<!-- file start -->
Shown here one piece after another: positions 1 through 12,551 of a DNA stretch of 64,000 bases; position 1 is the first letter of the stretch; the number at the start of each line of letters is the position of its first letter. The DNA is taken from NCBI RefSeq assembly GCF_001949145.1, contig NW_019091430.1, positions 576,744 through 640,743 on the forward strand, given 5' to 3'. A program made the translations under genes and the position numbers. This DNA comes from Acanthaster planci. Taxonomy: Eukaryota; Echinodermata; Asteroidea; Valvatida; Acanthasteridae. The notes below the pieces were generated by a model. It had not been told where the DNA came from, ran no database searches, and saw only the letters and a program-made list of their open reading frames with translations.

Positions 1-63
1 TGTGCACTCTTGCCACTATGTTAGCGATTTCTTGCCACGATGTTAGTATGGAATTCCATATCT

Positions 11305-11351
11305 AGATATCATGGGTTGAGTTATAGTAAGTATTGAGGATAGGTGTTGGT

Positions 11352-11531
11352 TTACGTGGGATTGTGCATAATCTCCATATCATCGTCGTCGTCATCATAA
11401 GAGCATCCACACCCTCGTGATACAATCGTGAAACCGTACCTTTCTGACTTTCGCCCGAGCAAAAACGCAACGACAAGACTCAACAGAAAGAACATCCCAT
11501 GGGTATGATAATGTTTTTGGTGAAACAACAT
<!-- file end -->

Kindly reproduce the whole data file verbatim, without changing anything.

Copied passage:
Shown here one piece after another: positions 1 through 12,551 of a DNA stretch of 64,000 bases; position 1 is the first letter of the stretch; the number at the start of each line of letters is the position of its first letter. The DNA is taken from NCBI RefSeq assembly GCF_001949145.1, contig NW_019091430.1, positions 576,744 through 640,743 on the forward strand, given 5' to 3'. A program made the translations under genes and the position numbers. This DNA comes from Acanthaster planci. Taxonomy: Eukaryota; Echinodermata; Asteroidea; Valvatida; Acanthasteridae. The notes below the pieces were generated by a model. It had not been told where the DNA came from, ran no database searches, and saw only the letters and a program-made list of their open reading frames with translations.

Positions 1-63
1 TGTGCACTCTTGCCACTATGTTAGCGATTTCTTGCCACGATGTTAGTATGGAATTCCATATCT

Positions 11305-11351
11305 AGATATCATGGGTTGAGTTATAGTAAGTATTGAGGATAGGTGTTGGT

Positions 11352-11531
11352 TTACGTGGGATTGTGCATAATCTCCATATCATCGTCGTCGTCATCATAA
11401 GAGCATCCACACCCTCGTGATACAATCGTGAAACCGTACCTTTCTGACTTTCGCCCGAGCAAAAACGCAACGACAAGACTCAACAGAAAGAACATCCCAT
11501 GGGTATGATAATGTTTTTGGTGAAACAACAT